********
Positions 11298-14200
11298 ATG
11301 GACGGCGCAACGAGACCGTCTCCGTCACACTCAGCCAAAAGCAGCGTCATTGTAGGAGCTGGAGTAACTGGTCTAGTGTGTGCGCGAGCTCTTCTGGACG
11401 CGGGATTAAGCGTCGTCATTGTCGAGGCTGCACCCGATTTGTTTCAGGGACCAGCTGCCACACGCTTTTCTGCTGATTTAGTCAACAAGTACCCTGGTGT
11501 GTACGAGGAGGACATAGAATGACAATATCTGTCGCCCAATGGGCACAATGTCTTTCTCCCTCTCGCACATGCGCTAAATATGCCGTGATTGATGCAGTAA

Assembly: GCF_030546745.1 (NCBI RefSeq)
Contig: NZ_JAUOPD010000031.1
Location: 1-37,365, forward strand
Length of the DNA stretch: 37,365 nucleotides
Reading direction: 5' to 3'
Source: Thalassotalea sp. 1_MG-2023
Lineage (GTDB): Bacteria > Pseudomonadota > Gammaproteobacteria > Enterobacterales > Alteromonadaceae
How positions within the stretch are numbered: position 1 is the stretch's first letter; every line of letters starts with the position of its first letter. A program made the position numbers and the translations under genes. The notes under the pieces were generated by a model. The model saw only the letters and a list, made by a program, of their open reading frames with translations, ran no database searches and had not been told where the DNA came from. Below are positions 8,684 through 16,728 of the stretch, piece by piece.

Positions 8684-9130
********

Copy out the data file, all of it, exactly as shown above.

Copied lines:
Positions 11298-14200
11298 ATG
11301 GACGGCGCAACGAGACCGTCTCCGTCACACTCAGCCAAAAGCAGCGTCATTGTAGGAGCTGGAGTAACTGGTCTAGTGTGTGCGCGAGCTCTTCTGGACG
11401 CGGGATTAAGCGTCGTCATTGTCGAGGCTGCACCCGATTTGTTTCAGGGACCAGCTGCCACACGCTTTTCTGCTGATTTAGTCAACAAGTACCCTGGTGT
11501 GTACGAGGAGGACATAGAATGACAATATCTGTCGCCCAATGGGCACAATGTCTTTCTCCCTCTCGCACATGCGCTAAATATGCCGTGATTGATGCAGTAA

Assembly: GCF_030546745.1 (NCBI RefSeq)
Contig: NZ_JAUOPD010000031.1
Location: 1-37,365, forward strand
Length of the DNA stretch: 37,365 nucleotides
Reading direction: 5' to 3'
Source: Thalassotalea sp. 1_MG-2023
Lineage (GTDB): Bacteria > Pseudomonadota > Gammaproteobacteria > Enterobacterales > Alteromonadaceae
How positions within the stretch are numbered: position 1 is the stretch's first letter; every line of letters starts with the position of its first letter. A program made the position numbers and the translations under genes. The notes under the pieces were generated by a model. The model saw only the letters and a list, made by a program, of their open reading frames with translations, ran no database searches and had not been told where the DNA came from. Below are positions 8,684 through 16,728 of the stretch, piece by piece.

Positions 8684-9130